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There's more to gout than hyperuricemia

Gout is a chronic disease with a multifactorial pathogenesis1-4

Uric acid, renal function, and inflammation are often interconnected in gout

  • Acute gout flares may increase in frequency and duration and lead to the development of chronic gout1
  • Decreased kidney function is strongly associated with hyperuricemia2
Heyperglycemia and renal insufficiency leading to inflammation
Heyperglycemia and renal insufficiency leading to inflammation
  • In 90% of gout patients, hyperuricemia is related to inadequate renal excretion of uric acid3
  • Neutrophil-mediated inflammation may be a common link between chronic kidney diseases and gout4
Look beyond hyperuricemia in the management of gout

In chronic gout, inflammation can be a debilitating and consistent presence3

Immune-mediated inflammation drives gout pathology and symptoms

  • A key pathologic basis of gout symptoms is neutrophil influx into the joint fluid, which causes a release of inflammatory mediators5
  • Emerging data are showing that chronic inflammation may be present even in asymptomatic gout patients6
Inflammation leading to gout
Inflammation leading to gout

Chronic inflammation can have a devastating impact if left unaddressed

  • Persistent inflammation in gout can lead to chronic synovitis, bony erosion, cartilage damage, and tophi formation3
Inflammation can still persist—even when serum uric acid drops below normal baseline levels7

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Important Safety Information for GLOPERBA® (colchicine)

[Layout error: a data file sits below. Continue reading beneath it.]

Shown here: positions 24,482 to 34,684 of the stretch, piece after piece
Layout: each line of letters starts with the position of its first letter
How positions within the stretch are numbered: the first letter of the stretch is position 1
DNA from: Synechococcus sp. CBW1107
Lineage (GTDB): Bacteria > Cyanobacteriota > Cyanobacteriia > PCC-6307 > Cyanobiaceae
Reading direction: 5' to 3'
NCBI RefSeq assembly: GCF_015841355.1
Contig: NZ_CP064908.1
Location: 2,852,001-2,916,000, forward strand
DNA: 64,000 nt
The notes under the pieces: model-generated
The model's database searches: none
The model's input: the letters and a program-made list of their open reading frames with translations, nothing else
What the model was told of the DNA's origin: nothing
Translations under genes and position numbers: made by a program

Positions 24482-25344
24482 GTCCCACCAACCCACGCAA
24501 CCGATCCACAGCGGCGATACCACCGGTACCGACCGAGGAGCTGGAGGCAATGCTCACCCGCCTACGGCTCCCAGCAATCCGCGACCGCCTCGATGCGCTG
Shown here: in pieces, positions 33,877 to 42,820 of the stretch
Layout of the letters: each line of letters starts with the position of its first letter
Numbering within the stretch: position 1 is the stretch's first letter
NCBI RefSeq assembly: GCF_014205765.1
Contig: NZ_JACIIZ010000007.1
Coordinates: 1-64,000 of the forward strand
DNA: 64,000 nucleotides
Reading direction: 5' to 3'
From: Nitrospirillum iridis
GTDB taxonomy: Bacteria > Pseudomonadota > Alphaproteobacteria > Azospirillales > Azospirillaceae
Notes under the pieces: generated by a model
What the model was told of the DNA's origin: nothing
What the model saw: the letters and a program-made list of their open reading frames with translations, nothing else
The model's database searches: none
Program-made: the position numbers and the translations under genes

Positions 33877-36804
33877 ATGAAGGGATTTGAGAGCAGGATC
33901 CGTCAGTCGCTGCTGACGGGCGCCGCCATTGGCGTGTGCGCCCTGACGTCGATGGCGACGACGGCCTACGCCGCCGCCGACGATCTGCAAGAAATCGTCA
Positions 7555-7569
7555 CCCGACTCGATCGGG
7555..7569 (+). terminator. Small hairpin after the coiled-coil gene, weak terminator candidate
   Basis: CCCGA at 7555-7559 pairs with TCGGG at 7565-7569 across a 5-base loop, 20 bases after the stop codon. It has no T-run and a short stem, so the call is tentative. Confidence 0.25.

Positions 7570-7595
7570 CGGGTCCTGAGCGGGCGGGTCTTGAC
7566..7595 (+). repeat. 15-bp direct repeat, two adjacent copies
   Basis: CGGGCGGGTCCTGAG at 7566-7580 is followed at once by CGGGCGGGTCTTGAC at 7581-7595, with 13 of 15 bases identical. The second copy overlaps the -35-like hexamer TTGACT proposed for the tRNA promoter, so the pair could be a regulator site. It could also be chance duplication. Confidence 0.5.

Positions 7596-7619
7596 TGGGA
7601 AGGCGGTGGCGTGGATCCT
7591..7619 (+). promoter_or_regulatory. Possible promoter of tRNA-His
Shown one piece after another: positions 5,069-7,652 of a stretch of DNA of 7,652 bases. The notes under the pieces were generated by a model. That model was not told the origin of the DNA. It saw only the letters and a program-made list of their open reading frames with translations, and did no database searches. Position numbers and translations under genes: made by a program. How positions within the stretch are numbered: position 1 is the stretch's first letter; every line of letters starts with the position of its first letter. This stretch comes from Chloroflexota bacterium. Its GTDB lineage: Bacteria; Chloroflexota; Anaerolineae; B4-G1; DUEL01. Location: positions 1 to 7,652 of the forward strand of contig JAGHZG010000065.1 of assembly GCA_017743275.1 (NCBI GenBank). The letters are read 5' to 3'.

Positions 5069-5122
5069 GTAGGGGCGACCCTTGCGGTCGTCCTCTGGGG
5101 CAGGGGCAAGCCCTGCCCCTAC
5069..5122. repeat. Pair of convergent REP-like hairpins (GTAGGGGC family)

• Colchicine 0.6 mg oral solution is contraindicated in patients with renal or hepatic impairment who are currently prescribed drugs that inhibit both P-gp and CYP3A4. Combining these dual inhibitors with colchicine in patients with renal or hepatic impairment has resulted in life-threatening or fatal colchicine toxicity. Patients with both renal and hepatic impairment should not be given GLOPERBA.
  • Fatal overdoses have been reported with colchicine in adults and children. Keep GLOPERBA out of the reach of children.
  • Blood dyscrasias, such as myelosuppression, leukopenia, granulocytopenia, thrombocytopenia, and aplastic anemia, have been reported with colchicine used in therapeutic doses.
  • Monitor for toxicity and, if present, consider lowering the dose, temporary interruption, or discontinuation of colchicine.
  • Neuromuscular toxicity and rhabdomyolysis may occur with chronic treatment with colchicine in therapeutic doses, especially in combination with other drugs known to cause this effect. Patients with impaired renal function and elderly patients (including those with normal renal and hepatic function) are at increased risk. Consider lowering the dose, temporary interruption, or discontinuation of GLOPERBA.
  • The most commonly reported adverse reactions with colchicine are gastrointestinal symptoms, including diarrhea, nausea, vomiting, and abdominal pain.

Indication

GLOPERBA 0.6 mg oral solution is indicated for prophylaxis of gout flares in adults. The safety and effectiveness of GLOPERBA for acute treatment of gout flares during prophylaxis has not been studied.

GLOPERBA is not an analgesic medication and should not be used to treat pain from other causes.